This is not an idle query. As Gideon Rachman noted a few days ago in an excellent FT column:

[T]he biggest weakness in the global security system is not a lack of resolve in Washington, but the learned helplessness of America’s regional allies. The Nato summit this week in Wales represents a crucial opportunity for America’s most important allies to start doing more to share the burden. If they fail, the inability of the U.S. to police the world alone will become increasingly apparent, and the various global security crises will intensify.

The pattern of NATO spending reflects Europe’s increasing reliance on the U.S. At the height of the Cold War, America accounted for roughly half the military spending of the alliance, with the rest of NATO accounting for the other 50 percent.

Now, however, the U.S. accounts for some 75 percent of NATO spending. Last year, of the 28 NATO members, only the U.S., Britain, Greece and Estonia met the alliance’s target of spending at least 2 percent of gross domestic product on defense. Even the U.K. may soon slip below 2 percent, with the British army on course to shrink to about 80,000, its smallest size since just after the Napoleonic wars.

Unfortunately, as Politico’s Philip Ewing observes, the likelihood of the United States’ NATO allies stepping up to the plate on greater defense commitments seems remote:

Although this week’s summit in Wales appears likely to yield a “pledge” in support of increased spending in the wake of Russia’s invasion of Ukraine, no one expects a serious effort from members other than those most directly threatened, including Latvia, Lithuania and Poland.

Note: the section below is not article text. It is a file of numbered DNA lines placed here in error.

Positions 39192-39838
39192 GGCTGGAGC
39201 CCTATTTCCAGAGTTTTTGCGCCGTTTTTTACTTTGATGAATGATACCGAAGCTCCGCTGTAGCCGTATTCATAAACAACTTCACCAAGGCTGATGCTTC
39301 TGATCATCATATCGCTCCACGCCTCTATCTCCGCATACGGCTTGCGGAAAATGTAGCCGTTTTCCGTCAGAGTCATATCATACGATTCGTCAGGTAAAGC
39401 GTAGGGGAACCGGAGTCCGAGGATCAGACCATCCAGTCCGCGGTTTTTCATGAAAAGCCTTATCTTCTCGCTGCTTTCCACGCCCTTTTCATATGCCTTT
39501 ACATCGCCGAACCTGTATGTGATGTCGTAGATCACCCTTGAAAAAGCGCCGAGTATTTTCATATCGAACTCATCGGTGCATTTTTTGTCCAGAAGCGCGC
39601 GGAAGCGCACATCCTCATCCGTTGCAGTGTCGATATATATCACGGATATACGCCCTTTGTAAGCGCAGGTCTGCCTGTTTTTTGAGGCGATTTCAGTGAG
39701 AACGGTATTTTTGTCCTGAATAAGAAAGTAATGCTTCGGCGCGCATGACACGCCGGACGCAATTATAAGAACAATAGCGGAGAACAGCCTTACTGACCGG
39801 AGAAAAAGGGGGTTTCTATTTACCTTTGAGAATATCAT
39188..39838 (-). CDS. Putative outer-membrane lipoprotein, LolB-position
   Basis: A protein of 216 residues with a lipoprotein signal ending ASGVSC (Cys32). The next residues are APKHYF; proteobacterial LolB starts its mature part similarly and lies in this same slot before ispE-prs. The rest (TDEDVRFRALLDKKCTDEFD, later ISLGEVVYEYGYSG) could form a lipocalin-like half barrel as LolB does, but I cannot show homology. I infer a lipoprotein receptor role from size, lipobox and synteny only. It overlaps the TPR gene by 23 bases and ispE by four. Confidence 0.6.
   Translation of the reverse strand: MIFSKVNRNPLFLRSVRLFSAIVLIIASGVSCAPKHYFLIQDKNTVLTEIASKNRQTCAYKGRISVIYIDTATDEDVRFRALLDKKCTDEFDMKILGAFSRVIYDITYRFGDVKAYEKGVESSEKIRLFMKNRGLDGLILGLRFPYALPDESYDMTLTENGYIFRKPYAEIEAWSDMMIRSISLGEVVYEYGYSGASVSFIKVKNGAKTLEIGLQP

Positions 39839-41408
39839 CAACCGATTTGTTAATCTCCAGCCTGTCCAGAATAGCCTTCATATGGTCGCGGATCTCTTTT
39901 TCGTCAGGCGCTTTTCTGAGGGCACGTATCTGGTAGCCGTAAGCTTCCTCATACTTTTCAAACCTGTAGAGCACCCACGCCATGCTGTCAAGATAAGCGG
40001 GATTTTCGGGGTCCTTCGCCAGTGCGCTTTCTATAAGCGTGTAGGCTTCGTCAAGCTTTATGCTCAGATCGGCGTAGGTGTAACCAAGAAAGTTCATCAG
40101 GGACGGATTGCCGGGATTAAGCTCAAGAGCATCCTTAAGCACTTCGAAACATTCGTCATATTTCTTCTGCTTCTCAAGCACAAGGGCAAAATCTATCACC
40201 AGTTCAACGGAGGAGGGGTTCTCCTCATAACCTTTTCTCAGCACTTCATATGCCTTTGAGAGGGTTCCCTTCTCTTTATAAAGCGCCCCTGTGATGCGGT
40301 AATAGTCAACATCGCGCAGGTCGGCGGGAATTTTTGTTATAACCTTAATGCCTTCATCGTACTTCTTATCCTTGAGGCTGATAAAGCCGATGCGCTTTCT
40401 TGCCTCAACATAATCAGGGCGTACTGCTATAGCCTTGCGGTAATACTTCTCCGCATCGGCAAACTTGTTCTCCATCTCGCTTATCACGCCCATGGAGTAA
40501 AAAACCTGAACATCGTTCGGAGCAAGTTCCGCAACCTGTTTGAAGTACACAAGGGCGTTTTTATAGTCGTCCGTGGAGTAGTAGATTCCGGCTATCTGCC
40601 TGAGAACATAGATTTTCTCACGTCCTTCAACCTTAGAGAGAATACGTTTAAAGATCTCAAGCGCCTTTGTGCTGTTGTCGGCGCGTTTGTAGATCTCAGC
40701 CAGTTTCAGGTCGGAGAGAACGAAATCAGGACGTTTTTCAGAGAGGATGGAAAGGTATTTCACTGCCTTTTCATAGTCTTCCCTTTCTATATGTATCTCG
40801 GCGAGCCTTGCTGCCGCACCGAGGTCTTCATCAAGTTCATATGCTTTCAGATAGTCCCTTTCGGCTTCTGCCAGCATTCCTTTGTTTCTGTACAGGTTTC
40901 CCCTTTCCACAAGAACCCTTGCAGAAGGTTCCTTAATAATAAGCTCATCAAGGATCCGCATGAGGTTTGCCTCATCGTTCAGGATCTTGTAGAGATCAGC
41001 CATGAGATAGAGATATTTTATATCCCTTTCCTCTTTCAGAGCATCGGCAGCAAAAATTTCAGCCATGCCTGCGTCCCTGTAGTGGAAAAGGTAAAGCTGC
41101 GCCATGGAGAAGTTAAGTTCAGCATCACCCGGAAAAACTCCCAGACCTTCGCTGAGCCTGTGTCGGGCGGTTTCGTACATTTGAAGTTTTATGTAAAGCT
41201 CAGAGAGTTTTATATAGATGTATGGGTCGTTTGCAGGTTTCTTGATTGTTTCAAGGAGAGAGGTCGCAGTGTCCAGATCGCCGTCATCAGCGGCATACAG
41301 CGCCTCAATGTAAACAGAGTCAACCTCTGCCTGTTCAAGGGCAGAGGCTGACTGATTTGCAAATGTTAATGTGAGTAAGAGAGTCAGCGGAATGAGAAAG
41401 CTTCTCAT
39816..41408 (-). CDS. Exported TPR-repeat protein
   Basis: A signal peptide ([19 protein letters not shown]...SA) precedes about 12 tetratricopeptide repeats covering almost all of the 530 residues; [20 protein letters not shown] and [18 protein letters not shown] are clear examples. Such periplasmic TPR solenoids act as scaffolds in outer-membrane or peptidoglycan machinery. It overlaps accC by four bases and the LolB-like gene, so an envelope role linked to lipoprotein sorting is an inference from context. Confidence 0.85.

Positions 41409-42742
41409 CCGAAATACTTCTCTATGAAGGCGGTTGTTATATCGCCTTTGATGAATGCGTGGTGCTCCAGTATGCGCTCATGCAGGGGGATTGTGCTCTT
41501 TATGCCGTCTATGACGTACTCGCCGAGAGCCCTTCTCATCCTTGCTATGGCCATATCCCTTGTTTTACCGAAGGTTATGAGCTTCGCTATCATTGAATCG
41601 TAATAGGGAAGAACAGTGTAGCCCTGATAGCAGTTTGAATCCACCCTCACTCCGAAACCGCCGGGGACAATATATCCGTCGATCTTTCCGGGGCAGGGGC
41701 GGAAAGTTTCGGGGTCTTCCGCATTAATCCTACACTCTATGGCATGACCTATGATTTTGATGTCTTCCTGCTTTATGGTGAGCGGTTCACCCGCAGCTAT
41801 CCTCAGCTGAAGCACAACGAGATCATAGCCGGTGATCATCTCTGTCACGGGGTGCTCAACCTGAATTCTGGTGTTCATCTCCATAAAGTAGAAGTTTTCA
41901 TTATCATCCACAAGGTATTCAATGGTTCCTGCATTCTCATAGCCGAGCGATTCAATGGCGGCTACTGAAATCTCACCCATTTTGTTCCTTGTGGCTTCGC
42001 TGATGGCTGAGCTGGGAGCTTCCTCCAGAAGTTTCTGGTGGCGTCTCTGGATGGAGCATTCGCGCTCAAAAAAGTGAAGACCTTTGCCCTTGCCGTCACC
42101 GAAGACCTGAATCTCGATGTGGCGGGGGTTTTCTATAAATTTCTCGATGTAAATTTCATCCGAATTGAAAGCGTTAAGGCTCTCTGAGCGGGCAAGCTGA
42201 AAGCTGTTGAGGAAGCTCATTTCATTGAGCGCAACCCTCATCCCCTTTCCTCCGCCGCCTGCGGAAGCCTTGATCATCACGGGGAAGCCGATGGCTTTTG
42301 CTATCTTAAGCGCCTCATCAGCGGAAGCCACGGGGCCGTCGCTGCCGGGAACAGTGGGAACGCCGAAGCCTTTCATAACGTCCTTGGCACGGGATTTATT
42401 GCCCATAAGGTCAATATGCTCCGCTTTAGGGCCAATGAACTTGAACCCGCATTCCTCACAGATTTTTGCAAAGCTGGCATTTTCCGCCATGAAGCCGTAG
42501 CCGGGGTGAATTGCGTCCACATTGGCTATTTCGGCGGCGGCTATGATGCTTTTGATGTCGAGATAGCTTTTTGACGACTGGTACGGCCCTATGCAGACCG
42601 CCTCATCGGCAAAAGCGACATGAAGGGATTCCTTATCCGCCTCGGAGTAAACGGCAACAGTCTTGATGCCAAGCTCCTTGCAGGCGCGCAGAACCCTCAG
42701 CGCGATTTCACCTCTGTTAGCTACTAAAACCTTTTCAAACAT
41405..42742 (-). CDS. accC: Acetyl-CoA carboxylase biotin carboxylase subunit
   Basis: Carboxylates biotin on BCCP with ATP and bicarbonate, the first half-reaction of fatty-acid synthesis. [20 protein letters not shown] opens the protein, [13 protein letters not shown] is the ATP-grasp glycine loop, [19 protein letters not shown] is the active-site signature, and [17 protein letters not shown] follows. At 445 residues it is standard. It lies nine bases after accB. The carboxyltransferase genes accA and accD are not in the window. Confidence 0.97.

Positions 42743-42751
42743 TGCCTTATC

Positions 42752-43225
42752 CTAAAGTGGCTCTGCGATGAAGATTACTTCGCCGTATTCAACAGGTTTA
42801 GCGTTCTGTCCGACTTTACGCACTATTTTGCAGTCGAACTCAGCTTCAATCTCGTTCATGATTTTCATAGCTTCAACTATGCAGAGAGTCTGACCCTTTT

“They’re going to get something, but it’s not going to be a sea change,” said Kurt Volker, a former U.S. ambassador to NATO who now heads the McCain Institute for International Leadership at Arizona State University. Germany, he observed, already has announced it’s cutting its defense budget.

The outlook for France doesn’t seem much better. In fact, France has twisted itself in knots trying to maintain a deal to sell Moscow two amphibious warships even as it, Europe and the U.S. have also sanctioned Russia over its aggression in Ukraine.

To be fair, it’s not easy for countries to start spending more on defense immediately when the security environment has seemed so tame for so long.  Furthermore, Germany has created a climate of fiscal austerity that makes greater defense spending politically unpalatable.  If a bigger European military requires further cuts in social services to keep budgets balanced, then it ain’t gonna happen.

For much of Obama’s second term, allies have been grousing about his commitment to preserving global security. But if you look at his pledges with respect to NATO, Japan, and degrading and destroying the Islamic State, he actually has made those vows. So now the question is whether the allies demanding American leadership will act like responsible supporters — or just grouse some more.

Will the rest of NATO follow through?  That’s my question.